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Chapter 3

Chapter 3 Notes


Department
Environmental Science
Course Code
EESA06H3
Professor
Nick Eyles
Chapter
3

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Chapter 3
EARTHQUAKES
What Causes Earthquakes?
-seismic waves: cause the earth to shake
-the earth puts stress on the rock, and it bends (strain)
-elastic rebound theory: the sudden release of stored elastic strain energy in rocks, causing
movement along a fault
-tectonic forces act on a mass of rock over many decades
-maximum depth of focus is 670km
-shallow focus: 0-70km
-intermediate focus: 70-350 km deep
-deep focus: 350- 670 km
Measuring the Size of an Earthquake
-damage to buildings depends greatly on the type of geological material it was built on and
the type of construction
-stone houses suffer more than wooden ones
-can also calculate the amount of energy released; done by measuring the squiggles on a
seismogram
-Richter scale is open ended which means there is no earthquake too big or too small
-8.6 is the biggest recorded so far
-can also measure the seismic movement; determined from the strength of the rock, surface
area of the rupture, and amount of rock displacement along the fault
-Richter scale is logarithmic, so the difference between 2 consecutive numbers on the scale
means an increase of 10 times the amplitude
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-this means that an increase of about 32 times of energy is released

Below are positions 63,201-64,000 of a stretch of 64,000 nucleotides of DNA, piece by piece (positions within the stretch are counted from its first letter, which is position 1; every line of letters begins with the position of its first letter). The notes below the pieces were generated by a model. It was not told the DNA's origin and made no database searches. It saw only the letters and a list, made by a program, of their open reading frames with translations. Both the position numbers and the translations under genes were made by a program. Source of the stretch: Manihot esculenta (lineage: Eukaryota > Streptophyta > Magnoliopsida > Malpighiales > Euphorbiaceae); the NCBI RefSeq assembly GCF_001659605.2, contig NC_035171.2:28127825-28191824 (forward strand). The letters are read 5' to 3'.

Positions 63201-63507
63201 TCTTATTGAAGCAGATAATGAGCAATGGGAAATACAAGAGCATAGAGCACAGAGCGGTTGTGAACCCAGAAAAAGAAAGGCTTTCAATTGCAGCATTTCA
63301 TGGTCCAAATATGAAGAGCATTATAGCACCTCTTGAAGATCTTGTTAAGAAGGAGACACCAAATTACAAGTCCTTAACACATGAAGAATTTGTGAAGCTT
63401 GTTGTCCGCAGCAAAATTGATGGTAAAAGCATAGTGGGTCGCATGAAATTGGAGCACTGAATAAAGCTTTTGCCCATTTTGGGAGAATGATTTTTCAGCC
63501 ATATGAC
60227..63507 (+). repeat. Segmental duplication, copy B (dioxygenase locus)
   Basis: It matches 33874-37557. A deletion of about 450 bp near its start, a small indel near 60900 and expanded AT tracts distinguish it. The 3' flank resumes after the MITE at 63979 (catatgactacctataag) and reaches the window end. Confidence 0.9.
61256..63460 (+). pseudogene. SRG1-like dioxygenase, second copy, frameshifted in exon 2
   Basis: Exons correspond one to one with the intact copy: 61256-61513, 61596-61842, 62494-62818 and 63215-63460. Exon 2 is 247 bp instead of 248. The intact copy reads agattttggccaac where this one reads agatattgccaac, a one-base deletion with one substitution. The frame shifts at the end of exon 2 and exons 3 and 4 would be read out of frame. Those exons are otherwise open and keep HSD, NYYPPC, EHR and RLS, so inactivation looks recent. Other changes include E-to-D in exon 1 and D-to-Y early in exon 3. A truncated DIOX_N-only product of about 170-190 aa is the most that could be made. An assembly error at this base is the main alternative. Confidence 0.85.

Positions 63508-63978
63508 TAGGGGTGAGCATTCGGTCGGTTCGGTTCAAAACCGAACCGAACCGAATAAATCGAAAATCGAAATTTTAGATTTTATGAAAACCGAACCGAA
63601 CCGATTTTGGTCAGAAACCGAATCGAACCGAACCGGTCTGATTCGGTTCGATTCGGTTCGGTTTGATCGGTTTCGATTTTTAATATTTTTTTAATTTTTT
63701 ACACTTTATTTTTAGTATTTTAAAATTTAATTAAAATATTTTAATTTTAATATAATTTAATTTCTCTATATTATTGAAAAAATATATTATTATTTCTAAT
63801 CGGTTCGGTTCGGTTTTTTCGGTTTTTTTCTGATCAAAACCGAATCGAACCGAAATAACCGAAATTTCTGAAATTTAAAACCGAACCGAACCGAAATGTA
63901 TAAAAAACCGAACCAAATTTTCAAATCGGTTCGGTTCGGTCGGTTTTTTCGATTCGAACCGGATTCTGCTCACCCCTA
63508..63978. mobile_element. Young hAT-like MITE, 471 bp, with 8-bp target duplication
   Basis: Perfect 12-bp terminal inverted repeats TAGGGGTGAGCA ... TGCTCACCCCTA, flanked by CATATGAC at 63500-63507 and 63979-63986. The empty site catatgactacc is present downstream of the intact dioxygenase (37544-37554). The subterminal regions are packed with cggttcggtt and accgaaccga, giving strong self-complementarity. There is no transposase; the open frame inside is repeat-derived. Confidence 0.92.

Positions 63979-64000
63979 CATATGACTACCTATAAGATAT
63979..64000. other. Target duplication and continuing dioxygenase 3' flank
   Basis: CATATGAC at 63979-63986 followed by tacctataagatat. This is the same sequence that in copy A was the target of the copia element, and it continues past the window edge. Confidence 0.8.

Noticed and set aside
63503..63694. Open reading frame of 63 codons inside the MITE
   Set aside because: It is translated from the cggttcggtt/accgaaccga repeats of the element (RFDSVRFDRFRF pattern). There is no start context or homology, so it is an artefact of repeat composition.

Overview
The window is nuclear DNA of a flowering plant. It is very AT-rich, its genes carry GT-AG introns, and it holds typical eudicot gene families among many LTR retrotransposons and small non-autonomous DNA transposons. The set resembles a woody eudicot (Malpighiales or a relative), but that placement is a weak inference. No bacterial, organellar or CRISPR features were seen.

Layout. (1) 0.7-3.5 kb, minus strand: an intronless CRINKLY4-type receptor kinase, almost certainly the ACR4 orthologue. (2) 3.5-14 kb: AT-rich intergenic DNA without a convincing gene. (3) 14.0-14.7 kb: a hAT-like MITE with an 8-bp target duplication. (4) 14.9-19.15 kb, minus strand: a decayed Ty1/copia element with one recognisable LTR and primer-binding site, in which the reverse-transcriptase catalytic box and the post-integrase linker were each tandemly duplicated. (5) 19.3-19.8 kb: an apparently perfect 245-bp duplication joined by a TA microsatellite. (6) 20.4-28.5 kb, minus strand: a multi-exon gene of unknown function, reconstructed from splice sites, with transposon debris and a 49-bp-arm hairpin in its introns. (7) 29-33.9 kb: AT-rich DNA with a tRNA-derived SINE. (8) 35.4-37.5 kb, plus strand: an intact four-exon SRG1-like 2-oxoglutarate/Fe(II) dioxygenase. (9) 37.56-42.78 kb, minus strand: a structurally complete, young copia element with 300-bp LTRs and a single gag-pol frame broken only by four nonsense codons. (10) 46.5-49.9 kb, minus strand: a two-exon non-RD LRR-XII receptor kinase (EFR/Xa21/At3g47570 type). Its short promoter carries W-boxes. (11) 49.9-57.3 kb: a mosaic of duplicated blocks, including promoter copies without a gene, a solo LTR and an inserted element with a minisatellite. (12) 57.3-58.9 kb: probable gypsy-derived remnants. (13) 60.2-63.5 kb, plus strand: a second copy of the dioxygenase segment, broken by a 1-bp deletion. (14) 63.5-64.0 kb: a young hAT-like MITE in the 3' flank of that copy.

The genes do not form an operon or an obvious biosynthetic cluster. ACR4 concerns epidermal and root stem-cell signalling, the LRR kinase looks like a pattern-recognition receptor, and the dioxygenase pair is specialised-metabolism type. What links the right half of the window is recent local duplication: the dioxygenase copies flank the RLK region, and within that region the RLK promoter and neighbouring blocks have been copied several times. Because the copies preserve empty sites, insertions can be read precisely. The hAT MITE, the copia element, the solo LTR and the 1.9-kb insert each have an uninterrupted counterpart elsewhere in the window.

Location and Size of Earthquakes in NA
-BC is most active, about 200 quakes per year; biggest was 8.1
-usually on old divergent plate boundaries and failed rifts
-earthquakes in the St. Lawrence area occur because the St. Lawrence is a failed rift system
What Kinds of Damage Can Earthquakes Cause?
-ground motion can destroy buildings
-fire can happen from broken gas mains and fallen electrical wires
-landslides
-liquefaction: when water saturated soil or sediment turn liquid due to shaking
-permanent displacement of land surface; rocks can move vertically or horizontally, can
form a scarp; closed tear in the ground
-aftershocks are small earthquakes that follow the main event; can tear down already
weakened buildings
-buildings that are strongest in earthquakes are steel, wood, and reinforced concrete;
strong, flexible, and light materials
Tsunami
-sudden movement of the sea floor up or down displaces the entire water column and
creates huge tidal waves
-or can be from submarine or volcanic explosions
-pg 87 for more info
-can move up to 725 km/ hr
-water keeps rising for five to ten minutes, causing great flooding
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